ABC: A New Hope was the first movie that my parents took me to see at a theater, although I was too young to remember. I do remember seeing Empire, though. In fact, I think that my first actual memory as a human being is of being in a theater, watching AT-ATs walk out of the fog on Hoth for the first time. I watched all of the movies countless times as a kid, and my younger brother and I scooped up as many figures, comics, and trading cards as we could, and still have them. Through the years, we kept up with all of the Star Wars novels and games as soon as they were released. It was something that the whole family really got into, including aunts, uncles, and cousins. I even have the Star Wars LP recordings that we used to listen to, every time the whole family got together.

FGGR: We have two questions we ask every guest on our show Fangirls Going Rogue. First, what does being a fangirl mean to you?

ABC: I’ve loved Star Wars ever since I can remember, most of my life has revolved around it, and I still can’t get enough of it. The best part about my job is meeting and working with people that are as influenced by it as I am – guys and gals of all ages, of all walks of life, from all over the planet. Having that common ground brings all sorts of people together in a positive way and creates an instant bond. It’s pretty amazing.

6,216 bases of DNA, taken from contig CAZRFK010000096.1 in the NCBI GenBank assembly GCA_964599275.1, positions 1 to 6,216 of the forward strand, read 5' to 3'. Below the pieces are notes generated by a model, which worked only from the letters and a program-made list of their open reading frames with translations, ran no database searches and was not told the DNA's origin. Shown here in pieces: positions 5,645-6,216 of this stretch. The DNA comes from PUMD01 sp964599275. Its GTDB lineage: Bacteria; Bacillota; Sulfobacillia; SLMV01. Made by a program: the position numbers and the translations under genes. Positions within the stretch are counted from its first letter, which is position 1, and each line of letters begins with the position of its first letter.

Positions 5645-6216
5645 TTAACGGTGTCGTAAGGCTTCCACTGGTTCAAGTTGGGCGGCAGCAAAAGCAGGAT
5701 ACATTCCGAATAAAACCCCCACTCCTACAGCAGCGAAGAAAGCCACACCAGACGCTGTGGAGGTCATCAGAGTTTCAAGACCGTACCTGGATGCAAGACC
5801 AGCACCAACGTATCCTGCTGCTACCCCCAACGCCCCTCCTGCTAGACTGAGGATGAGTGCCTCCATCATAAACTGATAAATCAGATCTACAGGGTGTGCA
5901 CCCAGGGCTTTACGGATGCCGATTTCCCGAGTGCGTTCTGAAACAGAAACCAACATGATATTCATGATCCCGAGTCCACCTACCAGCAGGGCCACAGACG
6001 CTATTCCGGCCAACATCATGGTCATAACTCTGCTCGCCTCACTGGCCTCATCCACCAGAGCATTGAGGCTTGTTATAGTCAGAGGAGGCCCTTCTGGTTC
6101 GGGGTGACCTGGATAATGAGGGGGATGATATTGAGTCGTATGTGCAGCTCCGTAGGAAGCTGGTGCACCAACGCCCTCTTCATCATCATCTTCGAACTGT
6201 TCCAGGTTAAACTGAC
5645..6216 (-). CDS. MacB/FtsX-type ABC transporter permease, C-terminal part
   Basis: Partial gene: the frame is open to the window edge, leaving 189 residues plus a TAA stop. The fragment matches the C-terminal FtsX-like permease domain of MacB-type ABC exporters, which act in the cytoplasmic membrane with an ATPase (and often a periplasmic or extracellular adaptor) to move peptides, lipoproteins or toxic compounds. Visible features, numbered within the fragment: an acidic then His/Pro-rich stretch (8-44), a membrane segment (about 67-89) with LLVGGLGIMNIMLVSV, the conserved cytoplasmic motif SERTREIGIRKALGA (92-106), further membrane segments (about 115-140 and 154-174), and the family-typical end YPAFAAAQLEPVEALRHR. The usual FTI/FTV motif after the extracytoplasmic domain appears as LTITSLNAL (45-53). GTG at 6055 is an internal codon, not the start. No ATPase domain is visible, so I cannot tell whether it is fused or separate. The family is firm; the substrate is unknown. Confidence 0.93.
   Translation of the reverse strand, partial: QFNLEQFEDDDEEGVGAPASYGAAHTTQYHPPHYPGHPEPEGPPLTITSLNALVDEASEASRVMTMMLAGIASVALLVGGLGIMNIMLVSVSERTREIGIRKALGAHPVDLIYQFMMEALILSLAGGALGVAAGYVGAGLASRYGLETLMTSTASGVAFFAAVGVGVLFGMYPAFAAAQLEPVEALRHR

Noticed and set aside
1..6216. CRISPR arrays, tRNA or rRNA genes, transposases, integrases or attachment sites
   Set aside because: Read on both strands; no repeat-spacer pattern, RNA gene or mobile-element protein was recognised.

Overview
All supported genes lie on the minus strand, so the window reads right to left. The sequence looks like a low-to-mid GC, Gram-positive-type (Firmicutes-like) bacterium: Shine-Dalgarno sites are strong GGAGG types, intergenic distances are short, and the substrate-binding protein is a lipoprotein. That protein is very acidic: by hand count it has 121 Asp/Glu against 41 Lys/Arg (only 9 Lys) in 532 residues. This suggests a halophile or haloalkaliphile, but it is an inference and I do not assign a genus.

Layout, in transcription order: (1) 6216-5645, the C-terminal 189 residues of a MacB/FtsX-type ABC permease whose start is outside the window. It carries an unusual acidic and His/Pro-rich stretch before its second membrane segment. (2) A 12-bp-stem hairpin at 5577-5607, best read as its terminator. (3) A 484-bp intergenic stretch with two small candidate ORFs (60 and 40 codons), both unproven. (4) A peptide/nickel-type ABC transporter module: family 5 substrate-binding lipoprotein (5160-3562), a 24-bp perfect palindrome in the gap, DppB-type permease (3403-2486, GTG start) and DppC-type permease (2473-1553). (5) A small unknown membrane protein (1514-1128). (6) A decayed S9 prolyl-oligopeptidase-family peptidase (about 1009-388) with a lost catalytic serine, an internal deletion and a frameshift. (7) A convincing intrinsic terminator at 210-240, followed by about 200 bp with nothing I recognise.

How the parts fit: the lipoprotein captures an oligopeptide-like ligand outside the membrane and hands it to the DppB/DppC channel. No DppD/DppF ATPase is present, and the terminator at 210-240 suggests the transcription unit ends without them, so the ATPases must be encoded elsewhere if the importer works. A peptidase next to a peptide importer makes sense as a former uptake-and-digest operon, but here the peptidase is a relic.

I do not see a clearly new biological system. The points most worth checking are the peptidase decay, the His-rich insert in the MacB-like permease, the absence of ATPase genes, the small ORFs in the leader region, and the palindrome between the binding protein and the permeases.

FGGR: Second, what do you think is something underappreciated about Star Wars?

ABC: I seem to have a better opinion of Ewoks than most people.

FGGR: Quite a bit of your artwork was featured in the early roll out of Star Wars Rebels. What is your role in the show’s production cycle now?

ABC: I was fortunate to be one of the artists that worked on the visual development for Rebels, under the art direction of Kilian Plunkett and Dave Filoni. During that time, the main focus was coming up with the look of the main characters, ships, and locations. Now that the show is in production, we’re focused on designs that are specific to each episode.

FGGR: We have seen the Star Wars Rebels team in some of the character short videos on StarWars.com. It appears you’re all working as a big unit. Are you sharing ideas throughout the day or studiously creating? Tell us a little about how the creative process works.

ABC: The entire crew is really dedicated and top-notch, so all of the major points are ironed out well before the design phase. By the time we start sketching, we’ve already got an excellent idea about what direction to go in. In addition to that, we’re highly inspired by the original production artwork from the original trilogy. So I’ll always have a slideshow running of artwork by Ralph McQuarrie, Joe Johnston, and Nilo Rodis-Jamero while I’m working on a design. And I usually have the movies playing in the background, too.